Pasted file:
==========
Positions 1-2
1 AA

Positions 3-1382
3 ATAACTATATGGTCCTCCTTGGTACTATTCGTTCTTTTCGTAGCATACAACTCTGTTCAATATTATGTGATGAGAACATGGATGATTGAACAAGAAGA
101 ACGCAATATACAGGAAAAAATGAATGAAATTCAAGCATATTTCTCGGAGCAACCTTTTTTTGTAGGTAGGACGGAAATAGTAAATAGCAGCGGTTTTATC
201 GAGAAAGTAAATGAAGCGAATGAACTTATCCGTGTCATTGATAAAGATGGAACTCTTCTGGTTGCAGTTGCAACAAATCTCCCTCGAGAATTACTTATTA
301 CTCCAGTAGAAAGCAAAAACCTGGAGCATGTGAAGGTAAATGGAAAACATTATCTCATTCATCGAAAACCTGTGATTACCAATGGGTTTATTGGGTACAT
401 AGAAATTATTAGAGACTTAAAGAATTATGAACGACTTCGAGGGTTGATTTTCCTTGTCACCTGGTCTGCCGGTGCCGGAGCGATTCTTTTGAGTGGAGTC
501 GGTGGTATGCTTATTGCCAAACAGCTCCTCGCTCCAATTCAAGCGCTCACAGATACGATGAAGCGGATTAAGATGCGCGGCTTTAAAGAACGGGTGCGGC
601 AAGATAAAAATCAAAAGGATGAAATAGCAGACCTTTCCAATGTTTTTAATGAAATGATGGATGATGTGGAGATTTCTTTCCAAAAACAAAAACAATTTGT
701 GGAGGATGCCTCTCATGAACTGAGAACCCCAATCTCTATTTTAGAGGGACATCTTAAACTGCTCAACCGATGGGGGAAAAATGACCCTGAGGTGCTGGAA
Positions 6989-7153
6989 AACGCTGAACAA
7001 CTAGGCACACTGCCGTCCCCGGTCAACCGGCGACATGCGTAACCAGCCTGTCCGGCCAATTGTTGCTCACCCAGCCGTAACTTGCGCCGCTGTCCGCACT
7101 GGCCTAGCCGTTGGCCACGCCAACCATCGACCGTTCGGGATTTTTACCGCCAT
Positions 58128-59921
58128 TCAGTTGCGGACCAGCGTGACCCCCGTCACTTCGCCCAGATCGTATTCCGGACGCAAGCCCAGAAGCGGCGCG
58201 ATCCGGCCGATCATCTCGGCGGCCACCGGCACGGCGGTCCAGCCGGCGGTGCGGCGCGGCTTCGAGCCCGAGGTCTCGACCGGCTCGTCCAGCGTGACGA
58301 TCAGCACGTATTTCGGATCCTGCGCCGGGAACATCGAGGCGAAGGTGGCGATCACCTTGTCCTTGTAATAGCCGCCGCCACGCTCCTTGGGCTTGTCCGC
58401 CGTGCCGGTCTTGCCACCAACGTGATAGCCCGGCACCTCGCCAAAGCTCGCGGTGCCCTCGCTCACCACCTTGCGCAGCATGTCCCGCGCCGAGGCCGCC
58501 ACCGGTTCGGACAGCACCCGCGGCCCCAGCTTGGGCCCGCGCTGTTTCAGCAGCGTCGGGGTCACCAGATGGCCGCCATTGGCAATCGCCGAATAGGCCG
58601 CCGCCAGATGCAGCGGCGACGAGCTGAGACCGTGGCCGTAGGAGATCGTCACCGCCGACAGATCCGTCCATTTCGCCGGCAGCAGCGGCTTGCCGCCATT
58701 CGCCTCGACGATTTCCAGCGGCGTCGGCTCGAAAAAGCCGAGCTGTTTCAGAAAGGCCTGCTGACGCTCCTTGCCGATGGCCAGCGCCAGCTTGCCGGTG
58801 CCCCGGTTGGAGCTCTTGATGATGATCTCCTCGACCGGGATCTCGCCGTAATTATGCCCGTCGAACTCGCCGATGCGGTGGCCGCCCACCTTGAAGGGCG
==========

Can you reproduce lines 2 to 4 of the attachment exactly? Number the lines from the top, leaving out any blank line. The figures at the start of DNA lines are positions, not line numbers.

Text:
1 AA

Positions 3-1382
3 ATAACTATATGGTCCTCCTTGGTACTATTCGTTCTTTTCGTAGCATACAACTCTGTTCAATATTATGTGATGAGAACATGGATGATTGAACAAGAAGA